Black Lives Matter Statement

The Department of Philosophy stands in solidarity with the Black Lives Matter movement.

We are part of a society where the lives of Black, Indigenous, and other People of Color continue to be blighted by structural racism, lack of opportunity, health disparities, and direct violence by agents of the state and others.  Universities, including our own, have for too long been complacent or complicit.

The University of Louisville Philosophy Department hereby reaffirms its longstanding commitment, and pledges more fully, to act in solidarity with those who are targets of this violence and inequity.

Affirming that Black lives matter engages with our Departmental mission of “recognizing the value and importance of diversity,” and recommits us to creating “inclusive and equitable spaces wherever students, staff, and faculty gather to interact.”

In reaffirming this commitment, the Philosophy Department recognizes that the ongoing history of oppression occurs not just in police departments, eviction courts, legislatures, banks, and hospitals, but in academia – and especially in the philosophical tradition that we inherit. For too long, and in too many ways, we have been both complacent about and complicit in the erasure of intellectual and cultural contributions by Black, Indigenous, and other people of color as well as women, and in whitewashing the racism that too often pervades the contributions of white philosophers and the sexism that is evident in the works of male philosophers.

We therefore pledge the following concrete actions to embody our affirmation that Black Lives – and Black Minds – Matter.


  • We will include the contributions of nonwhite and non-male philosophers, and non-Eurocentric philosophical traditions, in the curriculum, both through offering courses dedicated to these and by integrating them into every course we offer.
  • We will not whitewash racism, sexism, or other forms of bias within the work of the philosophers we study.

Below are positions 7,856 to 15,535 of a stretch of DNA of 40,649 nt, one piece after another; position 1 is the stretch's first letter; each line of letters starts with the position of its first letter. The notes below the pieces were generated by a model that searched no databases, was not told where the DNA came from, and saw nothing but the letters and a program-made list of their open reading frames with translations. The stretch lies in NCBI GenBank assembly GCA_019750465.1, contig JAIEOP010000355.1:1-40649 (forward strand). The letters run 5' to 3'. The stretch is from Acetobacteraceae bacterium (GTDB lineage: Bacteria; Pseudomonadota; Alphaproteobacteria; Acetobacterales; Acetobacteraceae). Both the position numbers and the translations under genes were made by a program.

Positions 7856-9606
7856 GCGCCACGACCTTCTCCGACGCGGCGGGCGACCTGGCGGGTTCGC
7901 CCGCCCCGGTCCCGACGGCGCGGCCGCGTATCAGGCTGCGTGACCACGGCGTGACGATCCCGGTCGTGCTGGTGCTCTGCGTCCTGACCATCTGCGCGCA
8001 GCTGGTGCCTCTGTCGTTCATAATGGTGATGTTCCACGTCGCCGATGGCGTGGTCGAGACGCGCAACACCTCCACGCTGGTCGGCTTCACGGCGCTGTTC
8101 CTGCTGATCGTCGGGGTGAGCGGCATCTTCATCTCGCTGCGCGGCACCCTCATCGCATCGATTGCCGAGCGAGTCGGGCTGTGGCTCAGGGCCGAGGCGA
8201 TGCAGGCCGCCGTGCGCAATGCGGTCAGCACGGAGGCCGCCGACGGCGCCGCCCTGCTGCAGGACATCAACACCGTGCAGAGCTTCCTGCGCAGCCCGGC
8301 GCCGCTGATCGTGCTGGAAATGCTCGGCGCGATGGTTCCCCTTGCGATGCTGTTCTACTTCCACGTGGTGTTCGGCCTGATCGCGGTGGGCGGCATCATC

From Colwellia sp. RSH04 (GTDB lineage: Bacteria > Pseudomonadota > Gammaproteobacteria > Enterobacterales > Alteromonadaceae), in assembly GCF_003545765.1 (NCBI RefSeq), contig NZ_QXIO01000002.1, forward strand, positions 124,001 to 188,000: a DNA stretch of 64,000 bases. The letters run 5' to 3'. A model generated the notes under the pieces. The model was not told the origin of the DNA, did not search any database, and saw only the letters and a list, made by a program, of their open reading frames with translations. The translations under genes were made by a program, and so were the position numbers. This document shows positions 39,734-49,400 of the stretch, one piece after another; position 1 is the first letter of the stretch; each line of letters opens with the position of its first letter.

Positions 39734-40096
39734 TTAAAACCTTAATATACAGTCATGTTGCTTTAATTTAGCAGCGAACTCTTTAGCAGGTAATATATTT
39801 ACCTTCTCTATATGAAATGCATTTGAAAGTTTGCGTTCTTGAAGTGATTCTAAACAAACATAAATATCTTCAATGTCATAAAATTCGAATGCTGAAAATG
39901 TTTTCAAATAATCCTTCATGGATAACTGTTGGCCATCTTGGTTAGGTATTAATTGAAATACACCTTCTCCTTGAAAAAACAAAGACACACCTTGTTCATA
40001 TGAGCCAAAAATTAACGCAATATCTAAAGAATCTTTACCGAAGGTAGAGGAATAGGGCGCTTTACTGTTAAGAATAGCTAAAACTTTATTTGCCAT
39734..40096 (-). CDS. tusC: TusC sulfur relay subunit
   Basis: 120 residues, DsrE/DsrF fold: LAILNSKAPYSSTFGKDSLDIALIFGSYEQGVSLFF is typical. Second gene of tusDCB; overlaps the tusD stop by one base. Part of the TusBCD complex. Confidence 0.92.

• We will strengthen and expand our curricular programs focused on diversity, equity, and inclusion, particularly within the major and minor, the Health Care Ethics program, and the Diversity Literacy program.
  • We will dedicate departmental resources to the planning and promotion of extra-curricular opportunities that foster all of our students’ understanding of oppression and of the contributions of philosophers from underrepresented groups.

Research and Creative Activity:

  • We will cite and amplify the voices of Black philosophers and those from other historically underrepresented groups.

Service and Administration:

  • We will prioritize the recruitment, hiring, mentoring, and promotion of Black philosophers and philosophers from other underrepresented groups.
  • In our service to the profession, we will foster and amplify the contributions and perspectives of Black philosophers and philosophers from other underrepresented groups, and promote widespread discussion of issues of particular concern among such philosophers.
  • We will seek guidance from and assessment by dedicated campus and professional organizations to audit our department for these purposes, we will publish such audits, and we will be openly and publicly accountable for continual improvement in these respects.

The differential valuing of life, of achievement, of opportunity, and of intellectual and cultural contributions based on which racialized group one is thought to be a member of is manifestly unjust. It compels us to repeat, internalize, and act upon the affirmation that Black lives matter.  Black lives do matter, and our collective practices, discourses, policies, and laws must reflect this.  Black lives matter for the same reason that everyone’s life matters; yet we are compelled to affirm that Black lives matter precisely because institutions, practices, laws, and behaviors have so long denied it.

Reaffirming this commitment at this time flows from our mission “to be a resource on important conceptual, ethical, and broadly philosophical issues for the citizens of Louisville and the Commonwealth of Kentucky.” We are committed to taking further steps to engage the campus and community in dialogue and action to realize a world in which “Black lives matter” does not even need to be a battle cry because it is a simple description of how we all live.

Until that world is achieved, we stand in solidarity with Black Lives Matter.

Adopted September 26, 2016

Revised June 12, 2020